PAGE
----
# Storing Money in Java (and other languages)

I was reading a book about Java and it had this practice question at the end of a chapter:

If you've studied much about Java you'll probably realize what's wrong here, so feel free to share it as a meme. But if not, this is a great learning opportunity.

TL;DR Java has floats and doubles as primitives (doubles hold more), but they both can result in rounding errors when working with fractional amounts. So using either for money or anything else important is a cardinal sin in Java.

It's the same concept as the fraction 1/3 in base-10 where you get 0.3333[...] . Nothing is ever priced 1/3 of a dollar because we can't do that with money (which is base-10).

The problem comes in with base-2 because the prime numbers that cause the "glitches" are different. If you've studied how computers work on a low level or have just seen the matrix, you may know that computers on their lowest level store data as true and false or better known as 1 and 0.

This true and false data is known as binary which is a base-2 number system (0-1). Humans commonly use decimal (0-9) which is base-10. One of the first things we learn in school when we start learning division is called prime numbers. Prime numbers are numbers greater than one and only divisible by themselves (without a remainder). Base-10 primes include 2, 3, 5, 7, 11, 13, etc. These prime numbers become a problem later in school when we're taught how that the fraction 1/3 in base-10 is a continuous sequence of 3s. In school, we typically cheat by rounding.

The math behind it is that 10's prime factors are 2 and 5, which means that in decimal, any fraction where the denominator is a power of 2 or 5 can be exactly represented in decimal. Binary is similar, but 2's only prime factor is 2. That means in base-2, only fractions where the denominator is a power of 2 can be exactly represented. One tenth (0.1) in base-10, when converted to base-2, results in a problem because it, like 1/3 in decimal, results in an endless repeating fraction. Computers, like humans, don't have infinite memory, so they are designed to do just like we learned to do grade school, they round.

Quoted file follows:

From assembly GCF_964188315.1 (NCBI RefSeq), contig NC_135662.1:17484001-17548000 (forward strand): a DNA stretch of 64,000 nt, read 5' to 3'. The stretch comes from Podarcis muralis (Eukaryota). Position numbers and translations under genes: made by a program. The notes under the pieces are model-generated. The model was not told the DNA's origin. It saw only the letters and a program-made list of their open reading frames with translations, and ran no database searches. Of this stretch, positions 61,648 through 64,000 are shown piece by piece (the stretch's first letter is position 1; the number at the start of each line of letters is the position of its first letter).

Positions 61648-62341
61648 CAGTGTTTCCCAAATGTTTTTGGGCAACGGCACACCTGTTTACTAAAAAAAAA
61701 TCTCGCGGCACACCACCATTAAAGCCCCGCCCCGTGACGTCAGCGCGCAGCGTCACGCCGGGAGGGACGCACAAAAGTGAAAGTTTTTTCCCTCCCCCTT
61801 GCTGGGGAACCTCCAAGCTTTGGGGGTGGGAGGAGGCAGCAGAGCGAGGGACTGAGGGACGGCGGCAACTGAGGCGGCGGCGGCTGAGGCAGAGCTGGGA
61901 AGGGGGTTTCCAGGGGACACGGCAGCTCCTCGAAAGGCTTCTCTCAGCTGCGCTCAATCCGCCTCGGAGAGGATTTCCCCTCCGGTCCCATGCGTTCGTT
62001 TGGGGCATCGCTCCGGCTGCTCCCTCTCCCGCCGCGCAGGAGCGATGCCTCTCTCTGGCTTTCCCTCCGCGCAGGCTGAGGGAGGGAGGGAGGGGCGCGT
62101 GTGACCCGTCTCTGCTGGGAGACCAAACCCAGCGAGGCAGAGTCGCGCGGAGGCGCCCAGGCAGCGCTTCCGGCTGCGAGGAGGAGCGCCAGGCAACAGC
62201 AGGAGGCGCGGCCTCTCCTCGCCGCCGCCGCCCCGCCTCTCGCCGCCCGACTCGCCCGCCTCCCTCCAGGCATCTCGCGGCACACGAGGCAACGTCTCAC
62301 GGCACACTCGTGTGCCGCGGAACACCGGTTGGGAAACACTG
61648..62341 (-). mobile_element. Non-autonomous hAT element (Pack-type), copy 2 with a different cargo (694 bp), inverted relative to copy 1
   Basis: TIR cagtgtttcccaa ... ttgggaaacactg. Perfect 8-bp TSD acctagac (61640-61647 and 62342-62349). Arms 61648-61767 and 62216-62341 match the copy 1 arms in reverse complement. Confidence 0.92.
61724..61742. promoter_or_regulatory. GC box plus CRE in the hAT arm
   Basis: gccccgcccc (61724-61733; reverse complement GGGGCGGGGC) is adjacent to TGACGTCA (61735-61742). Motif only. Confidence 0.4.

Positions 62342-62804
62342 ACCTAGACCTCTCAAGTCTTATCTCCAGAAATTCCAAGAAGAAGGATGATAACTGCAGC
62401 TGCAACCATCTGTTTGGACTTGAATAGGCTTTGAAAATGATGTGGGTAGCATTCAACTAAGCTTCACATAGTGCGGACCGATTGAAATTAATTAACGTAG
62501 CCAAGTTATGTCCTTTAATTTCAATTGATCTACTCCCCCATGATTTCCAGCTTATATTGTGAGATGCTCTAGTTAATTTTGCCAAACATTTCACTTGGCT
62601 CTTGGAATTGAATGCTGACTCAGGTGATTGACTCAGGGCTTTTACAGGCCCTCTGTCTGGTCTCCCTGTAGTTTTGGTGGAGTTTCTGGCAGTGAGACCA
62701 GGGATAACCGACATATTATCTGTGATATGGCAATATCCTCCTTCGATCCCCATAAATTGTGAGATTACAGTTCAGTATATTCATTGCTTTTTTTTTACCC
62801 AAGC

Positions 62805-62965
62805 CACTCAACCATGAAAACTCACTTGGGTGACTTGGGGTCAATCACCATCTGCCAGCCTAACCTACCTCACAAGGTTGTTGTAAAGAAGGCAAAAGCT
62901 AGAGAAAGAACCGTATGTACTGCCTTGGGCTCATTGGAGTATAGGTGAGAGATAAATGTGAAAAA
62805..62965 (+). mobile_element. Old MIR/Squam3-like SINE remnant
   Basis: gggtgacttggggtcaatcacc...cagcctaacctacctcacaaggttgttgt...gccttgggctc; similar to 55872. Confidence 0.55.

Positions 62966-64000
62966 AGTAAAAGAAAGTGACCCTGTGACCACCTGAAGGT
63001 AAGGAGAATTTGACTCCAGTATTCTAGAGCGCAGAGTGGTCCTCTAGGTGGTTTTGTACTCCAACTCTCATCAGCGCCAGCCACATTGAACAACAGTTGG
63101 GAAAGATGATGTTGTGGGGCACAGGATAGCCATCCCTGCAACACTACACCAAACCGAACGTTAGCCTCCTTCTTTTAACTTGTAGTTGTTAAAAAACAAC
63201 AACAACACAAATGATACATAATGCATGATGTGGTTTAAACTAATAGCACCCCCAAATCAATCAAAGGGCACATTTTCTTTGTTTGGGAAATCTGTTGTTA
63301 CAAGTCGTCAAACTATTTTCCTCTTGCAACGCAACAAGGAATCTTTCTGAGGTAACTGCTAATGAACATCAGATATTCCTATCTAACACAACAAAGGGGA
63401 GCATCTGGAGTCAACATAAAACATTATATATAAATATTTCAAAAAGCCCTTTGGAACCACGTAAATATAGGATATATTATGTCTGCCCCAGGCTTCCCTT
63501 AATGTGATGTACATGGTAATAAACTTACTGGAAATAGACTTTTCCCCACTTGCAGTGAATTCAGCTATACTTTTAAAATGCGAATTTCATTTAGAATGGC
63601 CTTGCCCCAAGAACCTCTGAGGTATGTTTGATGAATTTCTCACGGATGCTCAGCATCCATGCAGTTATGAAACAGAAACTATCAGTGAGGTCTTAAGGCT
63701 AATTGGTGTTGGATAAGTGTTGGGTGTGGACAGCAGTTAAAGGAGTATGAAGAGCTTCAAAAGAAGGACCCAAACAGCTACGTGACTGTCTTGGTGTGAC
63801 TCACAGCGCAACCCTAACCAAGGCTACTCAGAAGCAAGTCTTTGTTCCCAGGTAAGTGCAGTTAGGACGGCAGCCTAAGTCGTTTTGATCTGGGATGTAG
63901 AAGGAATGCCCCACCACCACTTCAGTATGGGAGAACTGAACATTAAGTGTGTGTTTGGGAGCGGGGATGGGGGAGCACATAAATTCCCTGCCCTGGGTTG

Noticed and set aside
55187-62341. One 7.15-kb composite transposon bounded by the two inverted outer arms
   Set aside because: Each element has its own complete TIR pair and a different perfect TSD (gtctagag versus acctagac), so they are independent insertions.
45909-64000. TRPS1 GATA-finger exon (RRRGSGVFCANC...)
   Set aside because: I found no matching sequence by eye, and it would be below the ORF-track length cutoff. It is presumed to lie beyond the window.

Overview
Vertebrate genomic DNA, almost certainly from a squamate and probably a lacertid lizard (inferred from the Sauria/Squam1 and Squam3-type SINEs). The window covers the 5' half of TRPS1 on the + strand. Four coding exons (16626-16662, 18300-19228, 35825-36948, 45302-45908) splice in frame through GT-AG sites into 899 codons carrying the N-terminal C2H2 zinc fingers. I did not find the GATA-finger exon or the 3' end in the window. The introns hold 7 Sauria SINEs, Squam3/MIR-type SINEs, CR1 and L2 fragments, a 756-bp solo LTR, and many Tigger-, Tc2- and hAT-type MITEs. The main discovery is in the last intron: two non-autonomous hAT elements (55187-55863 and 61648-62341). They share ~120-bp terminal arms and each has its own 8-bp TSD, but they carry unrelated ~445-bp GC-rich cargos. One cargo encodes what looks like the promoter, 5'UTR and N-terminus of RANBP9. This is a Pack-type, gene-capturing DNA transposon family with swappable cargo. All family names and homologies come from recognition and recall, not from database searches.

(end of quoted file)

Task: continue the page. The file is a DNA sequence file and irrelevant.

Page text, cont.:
That means that things that make perfect sense with money like buying ten $0.10 candies breaks when represented using a computer (which uses base-2).

To illustrate I've made a quick demo program in Java. Starting at 0, if we add 0.1 ten times, we end up with 0.9999999999999999[...]

I never enjoyed math in school, but that doesn't seem right. Ten dimes should indeed equal one whole dollar. 💵

The solution is typically to either multiply/divide by 100 so that all money is in cents (whole numbers) or using a class called BigDecimal which has more controls for working with decimals. Both options effectively eliminate any challenges with storing money. Some APIs and tools go as far as using cents from the start. Stripe, for example, requires developers to send prices in cents.

So now that you know that storing money in a double is bad you too can enjoy memes about money data types.